In this seminar, Scott Newton discussed the legal-institutional project of mature Stalinism and its post-liberal legality through a shared toolkit of legal concepts, processes and approaches with other 20th century post-liberal legalities. He argued that Stalinism stands as a monument to the Soviet legal imaginary in its radical scope and Promethean ambitions, notwithstanding its limitations and flaws.
In this seminar, Dr Robert Knox examined recurring accusations of hypocrisy and their significance for international law. Rather than being merely political and extra-legal, he argued that these accusations are integral to international law and that they have played varying roles throughout history. Are these accusations politically fruitful, or do they reaffirm the wider system in which they are made?
Rule of Law or Rule by Lawyers? On the Politics of Translating in International Law
Maj Grasten (Copenhagen Business School)
In this seminar, Maj explored the way in which the rule of law is deployed in order to justify and sustain international interventions. She used a multi-sited ethnography in order to trace the inscription of meaning by international lawyers into the rule of law in post-conflict situations, and to reveal the politics of legal translation inherent in humanitarian practices.
Towards a Maximalist Reconception of Human Security regarding Forced Displacement
Maria Varaki (Helsinki)
In this seminar, Maria Varaki outlined the debate on emerging norms of sovereign responsibility for human security. Through linking human security to forced displacement, she proposed an expansion of current understandings of human security, and an agenda for further research.
Brazilian Responses to British Interventions in the Name of Slavery Abolition
Adriane Sanctis (São Paulo)
This seminar explored how Brazilians employed domestic and international legal techniques to resist and contest significant British interferences in the context of the escalating slave trade following its formal abolition in Brazil (1831-1850).
State Responsibility for Rebels in the Venezuela Arbitrations: Reading Joseph Conrad’s 'Nostromo'
Kathryn Greenman (Amsterdam)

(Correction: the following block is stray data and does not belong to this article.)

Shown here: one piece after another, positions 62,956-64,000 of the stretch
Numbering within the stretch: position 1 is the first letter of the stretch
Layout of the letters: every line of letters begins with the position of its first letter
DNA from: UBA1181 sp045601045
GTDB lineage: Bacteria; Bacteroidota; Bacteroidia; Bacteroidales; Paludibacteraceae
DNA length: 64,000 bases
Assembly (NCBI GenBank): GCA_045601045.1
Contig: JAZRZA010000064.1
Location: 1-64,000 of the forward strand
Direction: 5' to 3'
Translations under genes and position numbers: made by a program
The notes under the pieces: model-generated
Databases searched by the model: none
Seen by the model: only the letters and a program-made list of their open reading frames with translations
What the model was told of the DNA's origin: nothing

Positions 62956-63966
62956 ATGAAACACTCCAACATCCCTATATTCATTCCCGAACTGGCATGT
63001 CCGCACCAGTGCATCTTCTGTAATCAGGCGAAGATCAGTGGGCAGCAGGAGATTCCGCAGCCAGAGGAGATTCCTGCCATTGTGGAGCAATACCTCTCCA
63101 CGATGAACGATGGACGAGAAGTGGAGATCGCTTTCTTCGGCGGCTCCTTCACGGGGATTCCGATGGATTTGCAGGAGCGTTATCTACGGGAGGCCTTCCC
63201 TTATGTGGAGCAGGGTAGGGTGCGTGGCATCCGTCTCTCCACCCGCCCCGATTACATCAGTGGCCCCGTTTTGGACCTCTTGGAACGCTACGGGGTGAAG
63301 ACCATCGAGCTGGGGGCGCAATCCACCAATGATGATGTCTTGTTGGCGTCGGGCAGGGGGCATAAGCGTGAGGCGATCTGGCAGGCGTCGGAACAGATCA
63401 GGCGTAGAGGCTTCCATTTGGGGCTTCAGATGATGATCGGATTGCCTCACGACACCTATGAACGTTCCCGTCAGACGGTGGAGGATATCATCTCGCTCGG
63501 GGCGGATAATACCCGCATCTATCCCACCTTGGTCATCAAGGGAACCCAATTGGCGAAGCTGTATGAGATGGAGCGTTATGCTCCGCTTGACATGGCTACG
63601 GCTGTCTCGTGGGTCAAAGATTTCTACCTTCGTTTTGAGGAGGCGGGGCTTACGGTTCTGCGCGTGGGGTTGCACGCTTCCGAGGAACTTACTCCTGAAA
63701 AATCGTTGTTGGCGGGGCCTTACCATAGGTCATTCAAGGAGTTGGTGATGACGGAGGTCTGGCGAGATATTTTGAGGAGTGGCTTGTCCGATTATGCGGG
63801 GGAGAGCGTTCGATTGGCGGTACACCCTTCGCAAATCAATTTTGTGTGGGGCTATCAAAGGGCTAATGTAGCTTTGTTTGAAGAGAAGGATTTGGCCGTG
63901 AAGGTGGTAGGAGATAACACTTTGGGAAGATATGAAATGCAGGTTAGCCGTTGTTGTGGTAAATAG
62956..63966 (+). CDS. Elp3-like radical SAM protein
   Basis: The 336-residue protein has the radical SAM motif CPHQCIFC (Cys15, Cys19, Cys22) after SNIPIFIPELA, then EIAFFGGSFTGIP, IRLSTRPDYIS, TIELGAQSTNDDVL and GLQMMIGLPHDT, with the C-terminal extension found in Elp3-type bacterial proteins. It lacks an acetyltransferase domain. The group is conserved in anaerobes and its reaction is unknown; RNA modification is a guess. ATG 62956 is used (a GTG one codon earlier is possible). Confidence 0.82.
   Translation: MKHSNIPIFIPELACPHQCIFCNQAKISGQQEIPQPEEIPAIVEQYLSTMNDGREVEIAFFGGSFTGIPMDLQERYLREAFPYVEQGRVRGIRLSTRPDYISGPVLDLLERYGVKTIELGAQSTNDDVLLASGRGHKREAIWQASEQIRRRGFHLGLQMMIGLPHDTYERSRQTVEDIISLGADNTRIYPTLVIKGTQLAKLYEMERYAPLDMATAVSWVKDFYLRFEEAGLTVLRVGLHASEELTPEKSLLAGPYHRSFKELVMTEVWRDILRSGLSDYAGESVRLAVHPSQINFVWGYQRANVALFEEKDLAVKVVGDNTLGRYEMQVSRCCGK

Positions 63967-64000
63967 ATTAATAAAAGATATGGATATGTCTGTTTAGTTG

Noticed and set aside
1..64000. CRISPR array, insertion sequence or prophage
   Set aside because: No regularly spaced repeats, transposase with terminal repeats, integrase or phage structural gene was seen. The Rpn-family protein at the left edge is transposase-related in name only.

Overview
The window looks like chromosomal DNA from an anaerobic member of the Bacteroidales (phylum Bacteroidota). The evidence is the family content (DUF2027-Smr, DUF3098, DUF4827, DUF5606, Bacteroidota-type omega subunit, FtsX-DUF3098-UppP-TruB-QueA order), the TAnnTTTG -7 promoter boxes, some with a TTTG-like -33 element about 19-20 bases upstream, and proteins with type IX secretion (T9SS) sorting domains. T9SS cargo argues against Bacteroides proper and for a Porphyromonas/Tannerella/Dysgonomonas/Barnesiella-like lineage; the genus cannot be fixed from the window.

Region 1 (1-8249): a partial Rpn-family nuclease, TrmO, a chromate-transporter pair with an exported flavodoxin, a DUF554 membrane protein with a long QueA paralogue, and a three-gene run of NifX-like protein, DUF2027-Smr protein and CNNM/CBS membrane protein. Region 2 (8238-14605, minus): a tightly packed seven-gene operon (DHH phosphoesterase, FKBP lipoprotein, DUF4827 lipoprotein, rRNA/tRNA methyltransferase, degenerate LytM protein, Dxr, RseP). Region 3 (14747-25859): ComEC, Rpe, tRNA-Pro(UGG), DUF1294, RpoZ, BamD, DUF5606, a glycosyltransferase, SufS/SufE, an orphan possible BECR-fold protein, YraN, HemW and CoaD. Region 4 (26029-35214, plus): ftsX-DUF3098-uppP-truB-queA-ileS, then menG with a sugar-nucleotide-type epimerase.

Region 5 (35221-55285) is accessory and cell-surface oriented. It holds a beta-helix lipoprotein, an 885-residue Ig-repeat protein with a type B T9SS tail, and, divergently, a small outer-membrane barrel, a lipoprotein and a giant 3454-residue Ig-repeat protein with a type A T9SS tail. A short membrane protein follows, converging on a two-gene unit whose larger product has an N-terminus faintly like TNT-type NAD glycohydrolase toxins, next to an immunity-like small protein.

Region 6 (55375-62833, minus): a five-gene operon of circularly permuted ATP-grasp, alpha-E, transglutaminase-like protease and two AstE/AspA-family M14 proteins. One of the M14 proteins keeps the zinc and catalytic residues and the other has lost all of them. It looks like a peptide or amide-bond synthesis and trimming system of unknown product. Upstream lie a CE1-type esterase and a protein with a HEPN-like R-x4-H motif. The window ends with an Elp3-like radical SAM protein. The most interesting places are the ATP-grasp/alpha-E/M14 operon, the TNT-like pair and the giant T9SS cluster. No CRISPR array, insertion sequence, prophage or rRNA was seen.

In this seminar, Kathryn Greenman drew on Joseph Conrad's epic novel Nostromo – with its critique of economic imperialism and its ideas about the inherent chaos of Latin American society – to explore how the international law doctrine of state responsibility for rebels was forged in the postcolonial encounter between the West and Latin America.
In this seminar, Viktorija Jakjimovska developed a legal and conceptual analysis of British responses to the Greek War of Independence (1821-1832). She explored how the tensions between legal arguments about intervention and the political context in which they were defended contributed to shaping civil war as a legal concept within the jus ad bellum.
This seminar presented by Nele Verlinden analysed alternative thresholds in jus in bello that have been developed to deal with increasing ‘non-lethal’ State support to parties to an armed conflict, such as the provision of air-to-air refuel services, the sharing of crucial intelligence information or allowing territory to be used for launching drone operations.
In this seminar, Ville Kari explored the classical doctrine of civil war which preceded the era of modern collective security and of decolonisation in international law. Working backwards from Erik Castrén's last monograph Civil War (1966), he discussed this tradition of legal thinking and why it has since been abandoned.
WEB Du Bois, the Pan-African Congresses and the 'romantic international'
Christopher Gevers (KwaZulu-Natal)
In this seminar, Christopher Gevers explored the romantic internationalism of WEB Du Bois, the ‘Father of Pan-Africanism’, through his essays, political writings, and novels.
Christopher Gevers teaches international law at the University of KwaZulu-Natal, South Africa, and is a PhD candidate at Melbourne Law School.
In this seminar, Sebastián Machado Ramírez (Laureate Program, and former Senior Advisor on International Law to the Attorney General of Colombia) discussed the Colombian peace process, the considerations that led to the decision to hold a referendum, the causes for its failure, the perceived tension between amnesties and human rights, and the possible scenarios that could unfold.
In this seminar, Professor Andrew March examined the fight over the legality of US operations in Syria against IS, focusing on the lawsuit brought by Captain Nathan Smith against President Obama.